Friday, 29 December 2006
This is the note I wrote about RTE for Cassell's "1001 Buildings" volume.
RTE Radio Centre
Stillorgan Road, Donnybrook, Dublin, Ireland
Architect: Ronnie Tallon
Construction Materials: Steel, concrete, bronze tinted glass
Scott Tallon Walker’s campus for Radio Telefís Éireann, three miles south of central Dublin, represented both a new level of aspiration for Irish architecture and a visible expression of the Irish state’s rhetoric of modernisation. The original building, phase 1 of the Television Centre, was constructed as the country emerged from a deep recession in the 1950s with an emigration crisis, which had shaken national confidence. However, the RTE campus boldly asserted a new optimism in Irish life and broke radically with the past. It echoed the admiration of its architect, Ronnie Tallon, for Miesian ideals.
Scott Tallon Walker (STW), which has dominated the Irish architectural landscape for most of its existence, has been responsible for RTE’s buildings for more than forty years. Here the campus ideal finds a more complete expression than at most universities. Among the more successful broadcasting centres built in Europe at the time, RTE combines a Miesian framework with Irish cultural values. The campus has a pleasing village intimacy with Tallon’s complementary designs eloquently demonstrating his belief in the concept of expandable buildings (notably in the case of the Television Centre). The campus concept has also allowed RTE’s different media to evolve naturally at different rates.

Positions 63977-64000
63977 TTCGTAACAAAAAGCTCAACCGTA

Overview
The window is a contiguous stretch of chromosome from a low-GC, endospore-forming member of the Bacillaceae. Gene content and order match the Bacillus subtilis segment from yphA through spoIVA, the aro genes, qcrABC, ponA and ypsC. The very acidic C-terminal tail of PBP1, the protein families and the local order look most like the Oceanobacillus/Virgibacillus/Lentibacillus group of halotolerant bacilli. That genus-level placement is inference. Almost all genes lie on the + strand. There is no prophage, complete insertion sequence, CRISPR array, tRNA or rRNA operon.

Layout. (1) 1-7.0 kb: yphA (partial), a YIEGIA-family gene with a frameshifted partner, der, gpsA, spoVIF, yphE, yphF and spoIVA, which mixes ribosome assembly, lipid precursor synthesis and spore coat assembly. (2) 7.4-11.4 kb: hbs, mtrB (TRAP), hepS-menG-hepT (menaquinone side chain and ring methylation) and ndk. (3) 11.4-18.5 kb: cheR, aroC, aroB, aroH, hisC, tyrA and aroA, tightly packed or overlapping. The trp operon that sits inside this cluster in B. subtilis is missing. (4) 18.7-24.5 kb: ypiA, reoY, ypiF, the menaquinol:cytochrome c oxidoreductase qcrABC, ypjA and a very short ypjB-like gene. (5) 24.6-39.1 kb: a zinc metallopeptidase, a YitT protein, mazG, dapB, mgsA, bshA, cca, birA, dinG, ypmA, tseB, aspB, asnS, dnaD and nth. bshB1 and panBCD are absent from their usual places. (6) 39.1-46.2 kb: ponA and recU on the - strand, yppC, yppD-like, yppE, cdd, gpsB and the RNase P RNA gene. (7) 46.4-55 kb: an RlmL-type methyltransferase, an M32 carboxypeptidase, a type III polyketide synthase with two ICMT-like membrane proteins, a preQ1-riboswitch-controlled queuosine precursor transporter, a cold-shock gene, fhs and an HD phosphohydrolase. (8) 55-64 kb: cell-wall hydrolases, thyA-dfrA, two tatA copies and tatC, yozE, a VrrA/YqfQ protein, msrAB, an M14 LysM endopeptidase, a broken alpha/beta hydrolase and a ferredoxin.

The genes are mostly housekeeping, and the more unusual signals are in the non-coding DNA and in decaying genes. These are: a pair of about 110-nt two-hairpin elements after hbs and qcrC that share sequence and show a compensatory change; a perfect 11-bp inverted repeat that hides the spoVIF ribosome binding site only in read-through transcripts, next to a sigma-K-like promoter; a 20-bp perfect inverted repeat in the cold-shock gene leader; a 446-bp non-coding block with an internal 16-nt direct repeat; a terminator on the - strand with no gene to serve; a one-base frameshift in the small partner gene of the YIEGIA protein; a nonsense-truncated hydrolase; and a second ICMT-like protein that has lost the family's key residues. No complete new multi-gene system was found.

With the completion of the Radio Centre, on the north campus, RTE Radio’s programme departments and studios were housed for the first time in a purpose-built building. Its thirteen studios are housed below ground level for extra soundproofing. Production staff are housed in open plan offices on the upper floor. An orchestral studio with a public gallery penetrates the two levels, while the lower level studios are grouped around a sunken garden, which is also a source of natural light.
“The RTE campus represents a model of urbanity in the setting of a suburb, one that still has relevance today. Taken individually the buildings have grace and delicacy. As a group, they have managed to maintain the force of the original ideal with remarkable quality.” - Deyan Sudjic, architecture critic
Finally, a perspective from Google Earth.
Posted by Brendan McCarthy at 10:14